In 1965, the MBTA assigned colors to its four rapid transit lines, and lettered the branches of the Green Line from north to south. However, shortages of streetcars, among other factors, eventually caused bus substitution of rail service on two branches of the Green Line. In 1969, the "A" Branch was replaced by bus service in its entirety. In 1985, the portion of the "E" Branch from Heath Street to Arborway was replaced by buses.

In 1968, the MBTA purchased bus routes in the outer suburbs to the north and south, from the Eastern Massachusetts Street Railway. Western suburban routes were purchased in 1972 from the Middlesex and Boston Street Railway. (Both of these companies had long since ceased running any streetcar service). A few routes to the north were taken over from Service Bus Lines in 1975, and one in the south in 1980 from the Brush Hill Transportation Company. As with the commuter rail system, many of the outlying routes were dropped soon before or after the takeover, due to low ridership and high operating costs, and out-of-district communities refusal to join or contract with the MBTA.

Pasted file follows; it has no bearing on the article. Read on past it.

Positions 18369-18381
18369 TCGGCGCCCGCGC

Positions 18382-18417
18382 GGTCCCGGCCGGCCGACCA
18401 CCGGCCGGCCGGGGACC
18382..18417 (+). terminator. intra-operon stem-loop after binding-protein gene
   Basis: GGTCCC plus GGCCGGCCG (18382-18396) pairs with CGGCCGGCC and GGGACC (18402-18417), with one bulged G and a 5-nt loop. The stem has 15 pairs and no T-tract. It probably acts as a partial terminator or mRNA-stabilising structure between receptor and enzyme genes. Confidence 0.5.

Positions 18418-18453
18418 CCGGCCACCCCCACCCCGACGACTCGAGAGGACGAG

Rapid transit expansion[edit]

In the 1970s, the MBTA received a boost from the BTPR areawide re-evaluation of the role of transit relative to highways. Following a moratorium on major highway construction inside Route 128, numerous transit lines were planned for expansion by the Voorhees-Skidmore, Owings and Merrill-ESL consulting team.

The Charlestown Elevated, part of the Orange Line north of downtown Boston, was replaced by the Haymarket North Extension in 1975.

The Braintree Extension, a branch of the Red Line to Braintree, opened in stages from 1971 to 1980, upgrading an existing rail corridor. The Red Line Northwest Extension to Alewife opened in 1985, with an intermediate opening in 1984, partly along a railroad corridor and partly through a newly built deep-bore tunnel.